The Re-imagining TB Care initiative has developed a wide partner network from Ministries of Health, donor partners, implementing organizations, and innovators. Together, we are transforming when, where, and how TB services are accessed and delivered. You can read more about the RTC initiative here, see our product innovation scan of promising tools to help end TB here, and read more about Phase 1 of RTC through our RTC Toolkit on People-Centered Design here. Read below for more about our partners and projects.
Our RTC partners Walimu and the RTC Leadership Group in Uganda has chosen to invest in strengthening digital tools for Community Health Workers (CHWs) and Village Health Teams (VHTs) to enable them to counsel, advocate for and support TB-affected people at their homes and in their communities, while connecting more with their peers. After 89+ interviews across six districts, categorized into over 2,000 statements, the team identified 15 opportunity areas, of which five were prioritized in the first workshop. After two more interactive workshops with over 60 participants, the community ultimately decided to focus on digital tools to transform health care worker service delivery, while also exploring some low-cost ways to implement awareness campaigns for communities and aggregated data visualizations to empower real-time decision making.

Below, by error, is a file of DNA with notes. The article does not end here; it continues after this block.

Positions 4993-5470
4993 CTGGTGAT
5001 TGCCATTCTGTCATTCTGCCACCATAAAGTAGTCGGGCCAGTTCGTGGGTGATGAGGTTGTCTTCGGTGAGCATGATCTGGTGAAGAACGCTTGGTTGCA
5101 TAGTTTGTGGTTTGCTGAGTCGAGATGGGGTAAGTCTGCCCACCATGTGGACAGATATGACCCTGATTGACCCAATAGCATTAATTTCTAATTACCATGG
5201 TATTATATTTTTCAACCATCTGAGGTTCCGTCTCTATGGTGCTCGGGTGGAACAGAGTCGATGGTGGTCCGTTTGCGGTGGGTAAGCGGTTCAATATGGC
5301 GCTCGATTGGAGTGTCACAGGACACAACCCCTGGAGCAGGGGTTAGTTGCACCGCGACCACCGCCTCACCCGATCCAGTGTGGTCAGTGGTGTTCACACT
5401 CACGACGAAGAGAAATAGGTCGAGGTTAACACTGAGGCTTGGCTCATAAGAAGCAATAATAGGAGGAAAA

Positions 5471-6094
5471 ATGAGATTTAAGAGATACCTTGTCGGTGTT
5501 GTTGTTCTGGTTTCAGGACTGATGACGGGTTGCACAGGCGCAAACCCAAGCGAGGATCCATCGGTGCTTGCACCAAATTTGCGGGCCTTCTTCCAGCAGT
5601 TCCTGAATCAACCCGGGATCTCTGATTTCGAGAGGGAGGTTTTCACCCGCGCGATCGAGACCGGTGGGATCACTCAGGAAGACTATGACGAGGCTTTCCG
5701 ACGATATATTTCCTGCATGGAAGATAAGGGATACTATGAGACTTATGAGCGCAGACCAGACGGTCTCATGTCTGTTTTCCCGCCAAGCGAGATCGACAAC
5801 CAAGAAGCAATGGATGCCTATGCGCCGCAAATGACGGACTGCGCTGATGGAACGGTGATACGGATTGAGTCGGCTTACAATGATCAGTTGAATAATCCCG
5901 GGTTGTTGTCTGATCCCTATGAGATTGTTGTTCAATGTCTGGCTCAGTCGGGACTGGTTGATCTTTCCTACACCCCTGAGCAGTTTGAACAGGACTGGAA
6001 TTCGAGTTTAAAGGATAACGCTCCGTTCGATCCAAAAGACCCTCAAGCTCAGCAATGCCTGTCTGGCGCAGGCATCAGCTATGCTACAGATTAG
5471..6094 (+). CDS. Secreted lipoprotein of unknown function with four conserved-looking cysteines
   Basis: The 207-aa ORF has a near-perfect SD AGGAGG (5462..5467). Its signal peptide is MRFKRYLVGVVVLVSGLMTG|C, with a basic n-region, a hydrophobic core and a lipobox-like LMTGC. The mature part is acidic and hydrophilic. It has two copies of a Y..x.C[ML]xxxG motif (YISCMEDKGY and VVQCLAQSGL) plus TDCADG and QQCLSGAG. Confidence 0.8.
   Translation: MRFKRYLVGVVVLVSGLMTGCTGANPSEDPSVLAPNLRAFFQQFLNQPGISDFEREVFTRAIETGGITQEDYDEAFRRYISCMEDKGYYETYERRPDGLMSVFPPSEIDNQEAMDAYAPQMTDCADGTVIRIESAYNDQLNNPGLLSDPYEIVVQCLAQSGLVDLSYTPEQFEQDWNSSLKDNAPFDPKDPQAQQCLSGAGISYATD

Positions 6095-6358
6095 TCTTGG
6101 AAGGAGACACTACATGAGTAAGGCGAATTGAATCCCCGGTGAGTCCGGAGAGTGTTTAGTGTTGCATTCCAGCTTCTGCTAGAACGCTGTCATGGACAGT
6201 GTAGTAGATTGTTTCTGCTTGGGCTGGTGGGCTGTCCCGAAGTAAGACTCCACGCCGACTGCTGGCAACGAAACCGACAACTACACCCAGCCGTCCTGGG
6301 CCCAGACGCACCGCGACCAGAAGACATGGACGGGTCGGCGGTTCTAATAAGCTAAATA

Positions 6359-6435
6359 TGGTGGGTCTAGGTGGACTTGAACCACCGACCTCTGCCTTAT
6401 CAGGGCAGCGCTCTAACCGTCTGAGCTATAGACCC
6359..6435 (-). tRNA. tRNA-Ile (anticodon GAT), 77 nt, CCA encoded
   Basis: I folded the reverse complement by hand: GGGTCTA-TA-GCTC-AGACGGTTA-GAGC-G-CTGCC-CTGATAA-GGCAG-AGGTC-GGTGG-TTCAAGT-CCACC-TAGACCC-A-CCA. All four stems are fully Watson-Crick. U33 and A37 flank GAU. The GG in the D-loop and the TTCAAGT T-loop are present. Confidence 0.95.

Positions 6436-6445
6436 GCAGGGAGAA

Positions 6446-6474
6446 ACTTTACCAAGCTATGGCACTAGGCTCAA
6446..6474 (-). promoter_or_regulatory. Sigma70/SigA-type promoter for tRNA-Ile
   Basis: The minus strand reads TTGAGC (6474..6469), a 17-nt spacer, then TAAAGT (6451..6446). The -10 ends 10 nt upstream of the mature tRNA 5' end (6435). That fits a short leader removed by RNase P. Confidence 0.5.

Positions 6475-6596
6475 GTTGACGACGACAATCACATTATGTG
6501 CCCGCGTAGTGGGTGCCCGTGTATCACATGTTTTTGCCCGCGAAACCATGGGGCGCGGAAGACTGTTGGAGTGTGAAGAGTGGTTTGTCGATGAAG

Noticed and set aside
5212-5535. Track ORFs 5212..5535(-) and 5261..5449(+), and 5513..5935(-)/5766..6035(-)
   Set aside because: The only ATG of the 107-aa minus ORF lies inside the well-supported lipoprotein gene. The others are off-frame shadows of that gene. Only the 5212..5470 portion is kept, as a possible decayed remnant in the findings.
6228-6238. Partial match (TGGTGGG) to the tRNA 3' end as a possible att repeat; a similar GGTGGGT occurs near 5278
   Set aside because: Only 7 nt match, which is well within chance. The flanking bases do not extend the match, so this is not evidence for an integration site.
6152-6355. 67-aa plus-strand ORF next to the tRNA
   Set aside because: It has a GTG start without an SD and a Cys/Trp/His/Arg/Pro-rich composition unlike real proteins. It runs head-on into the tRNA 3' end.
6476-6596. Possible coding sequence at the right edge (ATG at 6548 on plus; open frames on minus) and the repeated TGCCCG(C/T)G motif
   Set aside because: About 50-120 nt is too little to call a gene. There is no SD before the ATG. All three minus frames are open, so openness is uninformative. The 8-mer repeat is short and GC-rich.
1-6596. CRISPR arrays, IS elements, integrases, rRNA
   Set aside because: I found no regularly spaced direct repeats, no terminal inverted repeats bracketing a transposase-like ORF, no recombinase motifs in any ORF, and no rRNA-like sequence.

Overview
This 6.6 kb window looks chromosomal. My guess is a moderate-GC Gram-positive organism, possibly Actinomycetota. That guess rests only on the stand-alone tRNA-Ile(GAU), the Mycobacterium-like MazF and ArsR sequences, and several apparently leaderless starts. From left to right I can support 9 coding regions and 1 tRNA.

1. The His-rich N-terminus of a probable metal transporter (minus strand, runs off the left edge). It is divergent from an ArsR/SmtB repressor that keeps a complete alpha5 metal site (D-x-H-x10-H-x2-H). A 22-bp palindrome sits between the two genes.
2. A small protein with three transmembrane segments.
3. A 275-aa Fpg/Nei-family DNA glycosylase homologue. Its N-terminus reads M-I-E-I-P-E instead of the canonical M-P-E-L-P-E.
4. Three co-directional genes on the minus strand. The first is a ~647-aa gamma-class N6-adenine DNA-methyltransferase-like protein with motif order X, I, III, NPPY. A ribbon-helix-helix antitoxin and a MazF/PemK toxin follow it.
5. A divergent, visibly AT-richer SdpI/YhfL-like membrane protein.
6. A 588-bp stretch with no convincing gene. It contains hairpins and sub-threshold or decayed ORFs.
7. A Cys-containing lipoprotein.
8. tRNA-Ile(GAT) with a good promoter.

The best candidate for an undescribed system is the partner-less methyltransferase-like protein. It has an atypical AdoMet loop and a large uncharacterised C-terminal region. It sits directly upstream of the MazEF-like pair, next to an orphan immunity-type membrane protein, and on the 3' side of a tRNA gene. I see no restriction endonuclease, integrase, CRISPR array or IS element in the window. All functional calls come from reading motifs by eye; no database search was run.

See below for more details about Walimu’s work in Phase 1 to identify opportunities and challenges for TB care and the concept notes they developed around ideas to re-imagine TB care.
In Viet Nam, our RTC partners FIT and the RTC Leadership Group have chosen in Phase 2 to address financing gaps left by Viet Nam’s Social Health Insurance (SHI) and social assistance systems by supporting PASTB and staff at the National Lung Hospital to provide timely financial assistance to people with TB. As in Uganda, the opportunity areas were informed by interviews and focus groups with over 88 people from five locations around the country. Those interviews were broken down into over 1,500 statements, categorized into 15 opportunity areas. Through three successive workshops with an inclusive panel of TB-affected people and decision-makers, the group overwhelmingly voted to support increased access to social protection with the primary goals to:
See below for more details about FIT’s work in Phase 1 to identify opportunities and challenges for TB care and the concept notes they developed around ideas to re-imagine TB care.